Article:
NAVTA Nurse Initiative targets Indiana, Michigan, Ohio for technician name change
The group working to change the title of “veterinary technician” to “veterinary nurse” and standardize credentials nationwide said today that they’re first focusing on three states where they like their chances of success: Indiana, Michigan and Ohio.
“Our goal is to make this change in all 50 states, but it’s not realistic to work in all 50 states at once,” said Mark Cushing, JD, legislative strategist for the NAVTA Veterinary Nurse Initiative, during an update during AVMA’s 2017 convention. “We’d like to get some early success under our belt, so we’re targeting three states where we think we have a realistic chance.”
Indiana, Michigan and Ohio all have well-respected veterinary schools and strong veterinary medical associations (VMAs) with effective executive directors, Cushing said—major reasons why these states were identified as the initiative’s first stop on the road to change. Two of the universities with veterinary schools (Purdue and Michigan State) also have a veterinary technology program, another factor.
The group’s goal is to convince each state legislature to pass an amendment to the veterinary practice act that substitues the word “nurse” for the word “technician.” The requirements that individuals graduate from an AVMA-accredited school of veterinary technology and pass the national licensing exam will not change in states where this is the credentialing process, initiative leaders say. All those who receive their credentials would be known as “registered veterinary nurses,” and the titles “registered veterinary technician,” “credentialed veterinary technician” and “licensed veterinary technician” would no longer exist.
Cushing says an advantage for the effort is that state veterinary practice acts fall under the purview of agriculture committees in most state legislatures—not health committees, which are less likely to understand the issues involved and control the agenda effectively.
“There are about 10 to 12 people on each agricultural committee in each house, and that’s a manageable number to meet with,” he said.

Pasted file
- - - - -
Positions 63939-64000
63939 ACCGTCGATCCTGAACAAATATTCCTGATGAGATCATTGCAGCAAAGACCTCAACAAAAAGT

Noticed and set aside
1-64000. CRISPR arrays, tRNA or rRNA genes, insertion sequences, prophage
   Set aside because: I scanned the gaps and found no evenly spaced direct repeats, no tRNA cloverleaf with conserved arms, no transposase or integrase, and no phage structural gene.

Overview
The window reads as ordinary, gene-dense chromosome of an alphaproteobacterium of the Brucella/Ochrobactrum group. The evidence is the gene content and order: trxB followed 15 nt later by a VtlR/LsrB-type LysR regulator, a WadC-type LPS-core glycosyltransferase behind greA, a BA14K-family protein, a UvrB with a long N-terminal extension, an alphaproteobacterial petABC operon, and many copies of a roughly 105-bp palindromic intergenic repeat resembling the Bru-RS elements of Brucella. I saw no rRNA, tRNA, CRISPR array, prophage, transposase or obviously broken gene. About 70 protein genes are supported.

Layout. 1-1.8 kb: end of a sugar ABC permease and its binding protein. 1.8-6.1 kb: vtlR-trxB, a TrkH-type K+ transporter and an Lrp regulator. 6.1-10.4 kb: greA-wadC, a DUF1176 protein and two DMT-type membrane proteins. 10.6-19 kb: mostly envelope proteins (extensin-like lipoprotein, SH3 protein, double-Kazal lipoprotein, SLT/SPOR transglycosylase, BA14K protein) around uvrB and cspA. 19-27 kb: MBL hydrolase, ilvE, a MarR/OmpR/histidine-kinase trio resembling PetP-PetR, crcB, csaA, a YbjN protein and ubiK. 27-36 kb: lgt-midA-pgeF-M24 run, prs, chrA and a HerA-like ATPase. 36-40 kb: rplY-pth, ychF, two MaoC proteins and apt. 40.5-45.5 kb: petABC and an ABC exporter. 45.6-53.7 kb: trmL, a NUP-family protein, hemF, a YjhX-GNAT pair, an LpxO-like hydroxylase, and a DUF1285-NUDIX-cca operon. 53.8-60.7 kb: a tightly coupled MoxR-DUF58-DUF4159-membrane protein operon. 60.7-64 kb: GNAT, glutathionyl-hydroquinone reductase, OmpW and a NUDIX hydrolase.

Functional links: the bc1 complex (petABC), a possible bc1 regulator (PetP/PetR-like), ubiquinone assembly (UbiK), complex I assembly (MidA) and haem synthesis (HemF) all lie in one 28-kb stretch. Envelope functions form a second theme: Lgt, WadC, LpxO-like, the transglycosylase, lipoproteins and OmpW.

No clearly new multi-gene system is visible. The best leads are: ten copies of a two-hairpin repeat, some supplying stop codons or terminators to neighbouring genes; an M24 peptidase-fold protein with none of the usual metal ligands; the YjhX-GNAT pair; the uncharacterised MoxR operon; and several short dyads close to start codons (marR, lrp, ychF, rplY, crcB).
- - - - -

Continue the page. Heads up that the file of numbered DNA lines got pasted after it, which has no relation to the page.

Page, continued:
The group will be getting in touch with the veterinary school deans and state VMA leaders in each state they’re targeting to gauge response to—and hopefully generate support for—the initiative’s goals, Cushing says. They are also looking for grassroots support from technicians and veterinarians as well as from organizations and industry.
“Hopefully by this time next year there will be one, two or three states that have taken the step,” he said.
While opposition from human nurses is most likely inevitable, initiative co-chairs Kenichiro Yagi, MS, RVT, VTS (ECC, SAIM), and Heather Prendergast, BS, RVT, CVPM, SPHR, said leaders of national nursing organizations have become much more receptive when they learn about the training and education technicians receive and what they do on the job.
“It’s very rewarding to see the switch flip from resistance to understanding when we describe our jobs to them,” Prendergast said.
“We have compared the curriculums of veterinary technology programs to human nursing programs in schools that contain both,” Cushing said. “At the very worst they’re comparable. In my estimation most technology programs are actually more demanding. The argument that human nurses are somehow more superior healthcare providers goes away when you push it back to education.”
Yagi said NAVTA’s surveys have indicated that 60 percent of current technicians support the change to “veterinary nurse” and another 20 percent are neutral, meaning about 80 percent are in favor of or will not resist the group’s efforts.
The group has created an extensive FAQ document and is working on a memo describing why this change is good for veterinarians.
“When I talk to veterinarians, the first thing they say is, ‘Will I have to pay them more?’” Cushing says. “And my response is always, ‘I hope so, because your practice is going to be doing so much better.’ It’s worth noting that the top-rated profession in surveys is always nurses. Incidentally, No. 2 is veterinarians.”